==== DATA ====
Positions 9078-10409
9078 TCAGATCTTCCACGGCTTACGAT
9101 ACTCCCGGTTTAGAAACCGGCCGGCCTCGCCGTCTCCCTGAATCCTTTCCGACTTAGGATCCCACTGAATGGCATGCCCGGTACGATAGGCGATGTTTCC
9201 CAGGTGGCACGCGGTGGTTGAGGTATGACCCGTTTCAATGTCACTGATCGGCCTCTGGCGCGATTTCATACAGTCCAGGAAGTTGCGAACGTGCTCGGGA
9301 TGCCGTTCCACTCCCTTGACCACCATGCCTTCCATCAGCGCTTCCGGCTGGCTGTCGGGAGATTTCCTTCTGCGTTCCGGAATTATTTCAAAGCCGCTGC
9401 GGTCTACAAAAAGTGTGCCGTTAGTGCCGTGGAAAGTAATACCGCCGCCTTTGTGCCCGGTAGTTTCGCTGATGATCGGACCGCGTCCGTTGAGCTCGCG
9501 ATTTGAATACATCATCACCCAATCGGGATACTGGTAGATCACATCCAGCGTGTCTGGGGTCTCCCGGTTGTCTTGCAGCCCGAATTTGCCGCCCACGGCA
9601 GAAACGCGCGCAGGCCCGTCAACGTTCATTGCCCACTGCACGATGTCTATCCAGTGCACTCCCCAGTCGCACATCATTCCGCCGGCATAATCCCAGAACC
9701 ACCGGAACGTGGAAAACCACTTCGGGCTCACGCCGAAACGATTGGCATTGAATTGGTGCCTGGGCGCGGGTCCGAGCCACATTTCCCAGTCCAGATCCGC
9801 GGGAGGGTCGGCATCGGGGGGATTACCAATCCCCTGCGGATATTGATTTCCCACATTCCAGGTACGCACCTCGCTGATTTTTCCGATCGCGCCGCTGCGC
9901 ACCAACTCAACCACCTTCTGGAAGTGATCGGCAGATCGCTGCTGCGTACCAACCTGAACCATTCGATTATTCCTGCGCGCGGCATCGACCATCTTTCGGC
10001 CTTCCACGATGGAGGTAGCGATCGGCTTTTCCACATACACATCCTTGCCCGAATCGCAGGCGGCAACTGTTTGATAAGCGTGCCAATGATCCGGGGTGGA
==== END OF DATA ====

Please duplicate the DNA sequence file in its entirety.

Positions 9078-10409
9078 TCAGATCTTCCACGGCTTACGAT
9101 ACTCCCGGTTTAGAAACCGGCCGGCCTCGCCGTCTCCCTGAATCCTTTCCGACTTAGGATCCCACTGAATGGCATGCCCGGTACGATAGGCGATGTTTCC
9201 CAGGTGGCACGCGGTGGTTGAGGTATGACCCGTTTCAATGTCACTGATCGGCCTCTGGCGCGATTTCATACAGTCCAGGAAGTTGCGAACGTGCTCGGGA
9301 TGCCGTTCCACTCCCTTGACCACCATGCCTTCCATCAGCGCTTCCGGCTGGCTGTCGGGAGATTTCCTTCTGCGTTCCGGAATTATTTCAAAGCCGCTGC
9401 GGTCTACAAAAAGTGTGCCGTTAGTGCCGTGGAAAGTAATACCGCCGCCTTTGTGCCCGGTAGTTTCGCTGATGATCGGACCGCGTCCGTTGAGCTCGCG
9501 ATTTGAATACATCATCACCCAATCGGGATACTGGTAGATCACATCCAGCGTGTCTGGGGTCTCCCGGTTGTCTTGCAGCCCGAATTTGCCGCCCACGGCA
9601 GAAACGCGCGCAGGCCCGTCAACGTTCATTGCCCACTGCACGATGTCTATCCAGTGCACTCCCCAGTCGCACATCATTCCGCCGGCATAATCCCAGAACC
9701 ACCGGAACGTGGAAAACCACTTCGGGCTCACGCCGAAACGATTGGCATTGAATTGGTGCCTGGGCGCGGGTCCGAGCCACATTTCCCAGTCCAGATCCGC
9801 GGGAGGGTCGGCATCGGGGGGATTACCAATCCCCTGCGGATATTGATTTCCCACATTCCAGGTACGCACCTCGCTGATTTTTCCGATCGCGCCGCTGCGC
9901 ACCAACTCAACCACCTTCTGGAAGTGATCGGCAGATCGCTGCTGCGTACCAACCTGAACCATTCGATTATTCCTGCGCGCGGCATCGACCATCTTTCGGC
10001 CTTCCACGATGGAGGTAGCGATCGGCTTTTCCACATACACATCCTTGCCCGAATCGCAGGCGGCAACTGTTTGATAAGCGTGCCAATGATCCGGGGTGGA